Richardson, Spirit of Inquiry, 64.
Graduate Library School Catalogue, 1929–30, 3
Richardson, Spirit of Inquiry, 123.
William S. Learned, The American Public Library and the Diffusion of Knowledge (New York: Harcourt, Brace and Co., 1924), 3. See also Joyce M. Latham, “Clergy of the Mind: Alvin S. Johnson, William S. Learned, the Carnegie Corporations, and the American Library Association,” Library Quarterly: Information, Community, Policy 80, no. 3 (July 2010): 249–65.
Learned, American Public Library, 8, 12.
Ibid., 29, 33–35.
Richardson, Spirit of Inquiry, 123–24.
Pierce Butler, An Introduction to Library Science (Chicago: University of Chicago Press, 1933).
C. S. Thompson, “Do We Want a Library Science?” Library Journal 56, no. 13, (1931): 585, 587.
See, for instance, William S. Gray and Ruth Munroe, Reading Interests and Habits of Adults: A Preliminary Report (New York: Macmillan, 1929).
Douglas Waples and Ralph Tyler, What People Want to Read About: A Study of Group Interests and a Survey of Problems in Adult Reading (Chicago: American Library Association and University of Chicago Press, 1931).
W. Boyd Rayward, “The Problem of Connections: Education for the Practice of Librarianship,” Journal of Librarianship 16, no. 3 (July 1984): 151–69.
Margaret F. Stieg, Change and Challenge in Library and Information Science Education (Chicago: American Library Association, 1992), 28.
Richardson, Spirit of Inquiry, 152–53; in 2016 a gls (MA and PhD) graduate, Carla D. Hayden, became Librarian of Congress, the first woman and the first African American to hold the post.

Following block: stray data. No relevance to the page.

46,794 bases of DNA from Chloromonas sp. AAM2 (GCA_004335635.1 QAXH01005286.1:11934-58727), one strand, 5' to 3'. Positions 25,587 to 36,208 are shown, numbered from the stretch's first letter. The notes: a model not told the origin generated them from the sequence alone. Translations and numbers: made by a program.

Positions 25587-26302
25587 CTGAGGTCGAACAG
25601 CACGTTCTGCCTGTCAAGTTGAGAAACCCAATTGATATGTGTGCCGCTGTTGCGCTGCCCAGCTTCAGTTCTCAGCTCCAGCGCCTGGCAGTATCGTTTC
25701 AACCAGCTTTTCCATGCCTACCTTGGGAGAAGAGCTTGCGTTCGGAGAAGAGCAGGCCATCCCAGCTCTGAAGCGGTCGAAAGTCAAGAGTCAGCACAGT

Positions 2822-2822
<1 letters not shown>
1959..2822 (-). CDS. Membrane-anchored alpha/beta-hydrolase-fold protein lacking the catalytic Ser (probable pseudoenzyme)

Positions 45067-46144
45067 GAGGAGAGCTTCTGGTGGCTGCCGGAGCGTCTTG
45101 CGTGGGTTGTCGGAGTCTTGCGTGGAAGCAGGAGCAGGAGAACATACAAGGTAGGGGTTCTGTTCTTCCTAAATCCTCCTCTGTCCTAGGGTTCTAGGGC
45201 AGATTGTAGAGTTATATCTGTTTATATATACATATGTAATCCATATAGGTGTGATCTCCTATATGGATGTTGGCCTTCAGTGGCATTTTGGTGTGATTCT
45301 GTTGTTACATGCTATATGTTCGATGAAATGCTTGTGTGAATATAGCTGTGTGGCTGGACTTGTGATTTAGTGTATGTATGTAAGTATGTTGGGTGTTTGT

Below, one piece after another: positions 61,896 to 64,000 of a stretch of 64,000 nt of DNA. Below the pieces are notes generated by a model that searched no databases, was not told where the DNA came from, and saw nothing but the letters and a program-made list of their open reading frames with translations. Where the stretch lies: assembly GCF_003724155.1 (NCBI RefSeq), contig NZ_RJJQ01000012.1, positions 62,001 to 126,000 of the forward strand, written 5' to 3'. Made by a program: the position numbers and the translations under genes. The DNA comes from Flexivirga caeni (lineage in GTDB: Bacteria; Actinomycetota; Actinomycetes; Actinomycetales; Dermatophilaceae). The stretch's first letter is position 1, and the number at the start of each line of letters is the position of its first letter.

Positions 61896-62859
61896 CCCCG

Stieg, Change and Challenge, 33.
Stephen P. Harter, “Library Education Is in Trouble,” Bulletin of the American Society for Information Science 8 (February 1982): 32.
Tefko Saracevic, “Time for Divorce: Setting up Degree Programs in Information Science,” Bulletin of the American Society for Information Science 8 (June 1982): 32
Blaise Cronin, “Shibboleth and Substance in North American Library and Information Science Education,” Libri 45 (March 1995): 45–63
Hildenbrand, “The Information Age versus Gender Equity?,” 676.
Christine Pawley, “History in the Library and Information Science Curriculum: Outline of a Debate,” Libraries and Culture 40, no. 3 (2005): 223–38.
Wilson Library Bulletin 59 (September 1984): 13.
Christine Pawley, “Hegemony's Handmaid? The lis Curriculum from a Class Perspective,” Library Quarterly 68, no. 2 (April 1998): 135–36.
Stieg, Change and Challenge, 28–29.
Marion Paris, Library School Closings: Four Case Studies (Metuchen, NJ: Scarecrow Press, 1988), 152.
The Center for the History of Print Culture in Modern America was founded in 1992 by Wayne A. Wiegand, lis professor at the University of Wisconsin–Madison, and James P. Danky, librarian at the Wisconsin Historical Society. For details of its development, see Christine Pawley, “Success on a Shoestring:' A Center for a Diverse Print Culture History in Modern America,” Library Trends 56, no. 3 (Winter 2008): 705–19.
Janice A. Radway, Reading the Romance: Women, Patriarchy, and Popular Literature (Chapel Hill: University of North Carolina Press, 1984).
Betty Rosenberg, Genreflecting: A Guide to Reading Interests in Genre Fiction (Littleton, CO: Libraries Unlimited, 1982). Genreflecting is now in its eighth edition.
For the role of librarians in One Book One Community, and other “mass reading events,” see Danielle Fuller and DeNel Rehberg Sedo, Reading Beyond the Book: The Social Practices of Contemporary Literary Culture (New York: Routledge, 2013).
Institute of Museum and Library Services. Public Libraries in the United States Survey: Fiscal Year 2012. Available at https://www.imls.gov/assets/1/AssetManager/PLS_FY2012.pdf. For discussion of public libraries as spaces, see John E. Buschman, and Gloria J. Leckie, People Places: The Library as Place: History, Community and Culture (Westport, CT: Libraries Unlimited, 2006), and Wayne A. Wiegand, Part of Our Lives: A People's History of the American Public Library (New York: Oxford University Press, 2015).